Psychological stress has adverse effects on various human diseases, including those of the cardiovascular system. However, the mechanisms in which stress causes disease activity remains unclear. Using vaso-occlusive episodes (VOEs) of sickle cell disease (SCD) as a vascular disease model, researchers at Albert Einstein College of Medicine discovered that the gut plays a critical role in provoking episodes of VOEs.
Their findings are published in Immunity in a paper titled “The Gut Microbiome Regulates Psychological-Stress-Induced Inflammation” and led by Paul S. Frenette, MD, professor of medicine and of cell biology and chair and director of the Ruth L. and David S. Gottesman Institute for Stem Cell and Regenerative Medicine Research at Einstein.
SCD is a group of inherited red blood cell disorders. In a healthy person, red blood cells are round, and they move through small blood vessels to carry oxygen to all parts of the body. However, in someone who has SCD, the red blood cells become hard and sticky and look like a C-shaped farm tool called a “sickle.” Painful episodes can occur when sickled red blood cells, which are stiff and inflexible, get stuck in small blood vessels. These VOEs deprive tissues and organs, such as the lungs, kidneys, spleen, and brain, of oxygen-rich blood and can lead to organ damage. No therapies can reverse VOEs and, over time, they cause significant damage to internal organs.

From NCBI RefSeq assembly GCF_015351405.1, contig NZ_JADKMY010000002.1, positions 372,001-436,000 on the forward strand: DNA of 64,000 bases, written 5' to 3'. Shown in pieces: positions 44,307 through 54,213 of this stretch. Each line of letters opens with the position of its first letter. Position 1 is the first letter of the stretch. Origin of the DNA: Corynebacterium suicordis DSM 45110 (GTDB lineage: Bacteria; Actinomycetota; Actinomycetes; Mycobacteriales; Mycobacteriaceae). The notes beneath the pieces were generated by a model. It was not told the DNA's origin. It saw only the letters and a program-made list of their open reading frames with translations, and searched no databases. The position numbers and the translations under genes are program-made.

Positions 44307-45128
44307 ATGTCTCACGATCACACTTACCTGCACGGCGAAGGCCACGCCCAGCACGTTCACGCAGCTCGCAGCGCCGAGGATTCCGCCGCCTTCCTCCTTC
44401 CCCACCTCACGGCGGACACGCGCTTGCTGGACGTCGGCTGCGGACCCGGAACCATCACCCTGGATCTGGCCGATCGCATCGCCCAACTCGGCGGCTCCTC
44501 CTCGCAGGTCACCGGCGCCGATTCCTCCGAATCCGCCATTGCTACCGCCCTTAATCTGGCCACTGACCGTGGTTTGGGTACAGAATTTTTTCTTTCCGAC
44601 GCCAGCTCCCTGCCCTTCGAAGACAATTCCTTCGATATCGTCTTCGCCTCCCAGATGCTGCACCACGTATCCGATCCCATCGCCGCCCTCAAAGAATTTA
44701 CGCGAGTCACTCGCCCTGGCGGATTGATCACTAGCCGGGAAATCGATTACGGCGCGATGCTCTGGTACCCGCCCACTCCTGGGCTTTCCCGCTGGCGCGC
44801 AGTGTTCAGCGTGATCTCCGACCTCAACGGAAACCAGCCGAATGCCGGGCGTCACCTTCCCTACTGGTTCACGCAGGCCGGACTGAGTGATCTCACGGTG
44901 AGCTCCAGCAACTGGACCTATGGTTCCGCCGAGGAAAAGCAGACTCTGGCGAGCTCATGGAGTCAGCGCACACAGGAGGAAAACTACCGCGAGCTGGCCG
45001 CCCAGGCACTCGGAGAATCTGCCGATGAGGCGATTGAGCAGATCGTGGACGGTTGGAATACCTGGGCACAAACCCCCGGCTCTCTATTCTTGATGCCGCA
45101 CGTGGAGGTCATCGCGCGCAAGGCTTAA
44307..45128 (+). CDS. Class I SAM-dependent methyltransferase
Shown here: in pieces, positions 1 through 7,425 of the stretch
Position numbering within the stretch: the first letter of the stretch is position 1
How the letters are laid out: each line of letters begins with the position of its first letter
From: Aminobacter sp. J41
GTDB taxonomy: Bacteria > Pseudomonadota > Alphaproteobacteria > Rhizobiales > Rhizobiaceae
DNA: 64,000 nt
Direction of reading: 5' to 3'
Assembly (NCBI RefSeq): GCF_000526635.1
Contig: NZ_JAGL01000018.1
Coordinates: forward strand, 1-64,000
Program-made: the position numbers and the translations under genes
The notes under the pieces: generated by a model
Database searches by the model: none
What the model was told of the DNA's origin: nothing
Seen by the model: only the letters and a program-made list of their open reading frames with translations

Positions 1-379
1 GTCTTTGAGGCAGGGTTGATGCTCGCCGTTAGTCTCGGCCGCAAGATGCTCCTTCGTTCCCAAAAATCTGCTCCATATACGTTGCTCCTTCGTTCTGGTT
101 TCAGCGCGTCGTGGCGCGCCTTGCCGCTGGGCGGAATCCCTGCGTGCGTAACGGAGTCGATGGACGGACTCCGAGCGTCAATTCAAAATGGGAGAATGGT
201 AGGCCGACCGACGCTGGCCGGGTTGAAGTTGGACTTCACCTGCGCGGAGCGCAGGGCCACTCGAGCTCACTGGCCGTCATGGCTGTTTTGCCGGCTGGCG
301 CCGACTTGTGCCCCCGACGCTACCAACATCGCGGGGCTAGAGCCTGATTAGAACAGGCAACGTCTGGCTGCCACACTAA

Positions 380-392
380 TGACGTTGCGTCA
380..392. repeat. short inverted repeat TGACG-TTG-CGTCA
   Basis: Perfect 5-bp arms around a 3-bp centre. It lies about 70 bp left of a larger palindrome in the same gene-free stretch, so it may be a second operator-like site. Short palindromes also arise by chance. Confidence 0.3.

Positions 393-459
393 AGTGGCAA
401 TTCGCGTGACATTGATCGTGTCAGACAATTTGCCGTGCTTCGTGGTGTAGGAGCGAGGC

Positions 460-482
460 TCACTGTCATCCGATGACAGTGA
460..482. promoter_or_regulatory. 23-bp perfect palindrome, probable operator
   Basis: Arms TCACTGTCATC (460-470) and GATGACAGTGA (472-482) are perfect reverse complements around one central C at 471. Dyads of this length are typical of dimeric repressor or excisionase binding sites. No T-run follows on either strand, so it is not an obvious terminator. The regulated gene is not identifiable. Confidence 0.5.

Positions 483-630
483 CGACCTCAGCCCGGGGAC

Using a mouse model, the researchers found that the path to VOEs begins in the brain. Stress promotes the secretion of glucocorticoid hormones in the brain, which make their way to the gut and increase its permeability. This permeability allows segmented filamentous bacteria (SFB)—a type of beneficial gut bacteria in mice—to interact with Th17 helper immune cells in the lining of the gut. The SFB stimulate those immune cells to produce pro-inflammatory molecules, which enter the circulation and promote the aging and accumulation of neutrophils.
The researchers observed SCD mice and healthy mice that were subjected to psychological stress. However, lethal VOEs occurred only in the sickle-cell disease mice. “Healthy mice don’t have sickled blood cells and therefore don’t suffer the ill effects caused by the buildup of aged neutrophils,” Frenette explained.
“Importantly, we found we could markedly reduce stress-induced VOEs in mice through several different interventions: inhibiting the synthesis of glucocorticoids, depleting SFB, or blocking the inflammatory molecules induced by these bacteria,” Frenette noted. “Each of those actions could potentially limit the impact of psychological stress on people with SCD.”
While SFB are found only in rodents, some evidence indicates that similar beneficial bacteria in the human gut can also induce Th17 immune cells to produce inflammatory molecules.
The researchers hope to investigate further whether there is any correlation between the abundance of these bacteria in patients with sickle-cell disease and the frequency or severity of VOEs that affect them.
Because there are no therapies for VOEs, life expectancy for those with severe SCD is 20 to 30 years shorter than for those without the disease. Their findings may lead to novel solutions for treating this painful and deadly disease.